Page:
Elizabeth Warren Identifies ‘Sandwich Monopoly’ As Grave Threat To Nation

[ElizabethForMA, CC BY 2.0 , via Wikimedia Commons]

With everything happening in the world, whether it’s war in the Middle East or inflation impacting everything, whether the price of a mortgage payment or gas prices, Democrats have been anxious as they think about the upcoming presidential election. If they have to stick with one of the most unpopular presidents in history, they need to find a suitable enemy to pin all of America’s problems on. 

Enter Elizabeth Warren, Senator from Massachusetts, the hero Democrats need to deny the fact that her party’s massive spending policies have driven inflation.

The once well-paid Harvard Law professor who has long been obsessed with “big business” has identified the real culprit: sandwich shop monopolies. 

Subway announced in late August that it reached an agreement to sell the family-owned sandwich chain to private equity firm Roark Capital in a deal reportedly worth more than $9 billion. The firm owns sandwich shops such as Jimmy John’s, Arby’s, McAlister’s Deli and Schlotzky’s, according to Fox Business. 

The private equity firm’s holdings prompted the Federal Trade Commission (FTC) to launch a probe earlier this month to examine whether the deal gives the company a monopoly over sandwich shops and other brands in the fast-food industry, according to a report by Politico.

“We don’t need another private equity deal that could lead to higher food prices for consumers,” Warren wrote on X. “The FTC is right to investigate whether the purchase of Subway by the same firm that owns Jimmy John’s and McAlister’s Deli creates a sandwich shop monopoly.”

Social media had a field day mocking Warren’s concern over the sandwich monopoly. 


Tom Joyce, a writer in Massachusetts, explained the absurdity of his home state’s most prominent senator. Writing for the Washington Examiner, he noted, “Let’s ignore the absurdity of Warren complaining about McAlister’s Deli, given that the chain has zero locations in Warren’s home state of Massachusetts. The most bizarre part is her notion that the private equity firm would constitute a sandwich shop monopoly following its Subway purchase.

A monopoly exists when one company has total control of a commodity or service. Creating a sandwich shop monopoly is nearly impossible in a country of over 330 million people. Independent sandwich shops, grocery stores, restaurants, food trucks, and sandwich chains not owned by Roark Capital exist throughout the country, including Massachusetts.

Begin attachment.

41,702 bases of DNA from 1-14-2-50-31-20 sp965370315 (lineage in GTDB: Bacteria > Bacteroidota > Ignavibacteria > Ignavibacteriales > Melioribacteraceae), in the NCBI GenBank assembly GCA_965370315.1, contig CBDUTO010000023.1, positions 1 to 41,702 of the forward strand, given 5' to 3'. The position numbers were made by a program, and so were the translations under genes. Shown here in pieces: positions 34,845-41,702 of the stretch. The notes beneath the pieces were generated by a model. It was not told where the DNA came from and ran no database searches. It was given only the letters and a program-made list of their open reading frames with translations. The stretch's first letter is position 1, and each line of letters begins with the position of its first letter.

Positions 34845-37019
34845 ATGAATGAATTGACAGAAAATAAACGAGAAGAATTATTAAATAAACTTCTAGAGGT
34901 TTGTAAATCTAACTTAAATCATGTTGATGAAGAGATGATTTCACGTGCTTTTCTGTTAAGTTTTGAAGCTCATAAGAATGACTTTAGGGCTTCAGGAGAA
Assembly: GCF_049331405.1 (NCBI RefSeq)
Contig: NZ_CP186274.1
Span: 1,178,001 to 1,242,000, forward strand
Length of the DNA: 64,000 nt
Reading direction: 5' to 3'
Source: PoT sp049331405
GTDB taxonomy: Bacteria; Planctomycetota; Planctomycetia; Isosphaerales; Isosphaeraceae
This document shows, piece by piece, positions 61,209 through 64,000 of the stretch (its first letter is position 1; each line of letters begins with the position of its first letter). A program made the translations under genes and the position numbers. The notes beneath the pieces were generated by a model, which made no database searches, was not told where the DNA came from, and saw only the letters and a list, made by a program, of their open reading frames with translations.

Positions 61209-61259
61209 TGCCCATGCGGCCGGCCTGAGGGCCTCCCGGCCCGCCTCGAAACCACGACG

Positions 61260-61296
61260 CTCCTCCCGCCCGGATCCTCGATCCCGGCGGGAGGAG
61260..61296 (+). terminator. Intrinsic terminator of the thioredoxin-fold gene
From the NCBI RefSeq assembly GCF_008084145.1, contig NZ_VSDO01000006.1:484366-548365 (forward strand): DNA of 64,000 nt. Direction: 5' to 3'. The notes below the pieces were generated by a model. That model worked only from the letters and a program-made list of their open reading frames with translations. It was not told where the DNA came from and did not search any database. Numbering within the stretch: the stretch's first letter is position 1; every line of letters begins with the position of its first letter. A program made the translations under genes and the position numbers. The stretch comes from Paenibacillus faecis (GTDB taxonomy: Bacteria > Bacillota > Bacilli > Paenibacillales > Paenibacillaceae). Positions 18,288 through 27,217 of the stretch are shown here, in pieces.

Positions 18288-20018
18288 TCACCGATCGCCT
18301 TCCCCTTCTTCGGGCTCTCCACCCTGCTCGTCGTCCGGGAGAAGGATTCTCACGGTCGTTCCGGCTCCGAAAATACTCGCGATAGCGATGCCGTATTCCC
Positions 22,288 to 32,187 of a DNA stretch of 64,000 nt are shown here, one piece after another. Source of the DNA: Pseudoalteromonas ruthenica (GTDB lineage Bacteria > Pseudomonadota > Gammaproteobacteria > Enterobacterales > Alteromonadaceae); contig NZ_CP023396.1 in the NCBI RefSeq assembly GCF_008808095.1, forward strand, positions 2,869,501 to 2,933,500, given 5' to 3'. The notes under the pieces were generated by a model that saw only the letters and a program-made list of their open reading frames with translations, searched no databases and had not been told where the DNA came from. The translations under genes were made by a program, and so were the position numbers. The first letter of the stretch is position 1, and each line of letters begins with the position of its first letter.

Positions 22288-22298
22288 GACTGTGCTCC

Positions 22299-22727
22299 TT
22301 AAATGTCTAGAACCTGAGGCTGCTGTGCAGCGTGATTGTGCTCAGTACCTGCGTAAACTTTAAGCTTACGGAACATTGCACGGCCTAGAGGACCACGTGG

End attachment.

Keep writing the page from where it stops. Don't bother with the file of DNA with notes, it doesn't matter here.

Also, most people, including children, know how to make a sandwich. Many people even pack homemade sandwiches for lunch when they go to work or school. That said, if someone wanted to start a sandwich shop, he or she could succeed by offering different or better options than shops such as Subway.

Although Warren enjoys class-warfare politics, stoking resentment against success, there is nothing wrong with a company owning multiple different sandwich chains. Roark Capital does not have a monopoly on the sandwich industry, as consumers have choices in the sandwich market. The firm’s acquisition of Subway does not prevent them from getting sandwiches elsewhere or choosing to eat a different type of food.”

Warren’s move epitomizes how liberals often take a mile when they’re given an inch, so long as they’re the ones who get to measure. Reason writes, “The original purpose of antitrust laws was to prevent the Cornelius Vanderbilts of the world from using their ownership of the commanding heights of the economy to raise prices and gouge consumers. Libertarians have long criticized such statutes, arguing that an existing monopoly can’t sustainably charge consumers above-market prices as long as new competitors armed with new technologies are allowed to undercut them. And indeed, even tech companies that once seemed invincible are now being laid low by competitive pressures.

If markets can work in that arena, we surely don’t need the government to police who owns businesses that specialize in putting cold cuts between slices of bread.”

In the end, your local deli probably has better-tasting sandwiches anyway, but just to make sure, you can thank your lucky stars that Elizabeth Warren is on the case, protecting you from inflation caused by the evil Sandwich Monopoly. 

If you want to learn what’s really driving inflation, you can find the answer here:

[Read More: Trump Shocked By Reception Given To Him In South Carolina]


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